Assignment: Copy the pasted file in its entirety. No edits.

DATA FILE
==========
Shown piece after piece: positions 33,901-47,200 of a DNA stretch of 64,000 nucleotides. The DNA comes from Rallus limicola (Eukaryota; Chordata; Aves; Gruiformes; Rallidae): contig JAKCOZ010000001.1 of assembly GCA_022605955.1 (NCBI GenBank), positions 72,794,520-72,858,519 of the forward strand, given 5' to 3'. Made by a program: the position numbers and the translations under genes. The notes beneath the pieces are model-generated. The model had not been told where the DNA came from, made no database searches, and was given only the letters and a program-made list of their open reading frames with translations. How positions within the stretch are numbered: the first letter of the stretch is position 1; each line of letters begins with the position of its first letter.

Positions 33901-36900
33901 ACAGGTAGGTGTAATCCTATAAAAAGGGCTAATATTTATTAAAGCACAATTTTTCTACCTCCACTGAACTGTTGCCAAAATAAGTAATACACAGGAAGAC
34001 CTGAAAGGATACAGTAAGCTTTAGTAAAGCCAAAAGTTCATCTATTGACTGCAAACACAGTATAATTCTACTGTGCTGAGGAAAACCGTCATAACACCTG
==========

Shown piece after piece: positions 33,901-47,200 of a DNA stretch of 64,000 nucleotides. The DNA comes from Rallus limicola (Eukaryota; Chordata; Aves; Gruiformes; Rallidae): contig JAKCOZ010000001.1 of assembly GCA_022605955.1 (NCBI GenBank), positions 72,794,520-72,858,519 of the forward strand, given 5' to 3'. Made by a program: the position numbers and the translations under genes. The notes beneath the pieces are model-generated. The model had not been told where the DNA came from, made no database searches, and was given only the letters and a program-made list of their open reading frames with translations. How positions within the stretch are numbered: the first letter of the stretch is position 1; each line of letters begins with the position of its first letter.

Positions 33901-36900
33901 ACAGGTAGGTGTAATCCTATAAAAAGGGCTAATATTTATTAAAGCACAATTTTTCTACCTCCACTGAACTGTTGCCAAAATAAGTAATACACAGGAAGAC
34001 CTGAAAGGATACAGTAAGCTTTAGTAAAGCCAAAAGTTCATCTATTGACTGCAAACACAGTATAATTCTACTGTGCTGAGGAAAACCGTCATAACACCTG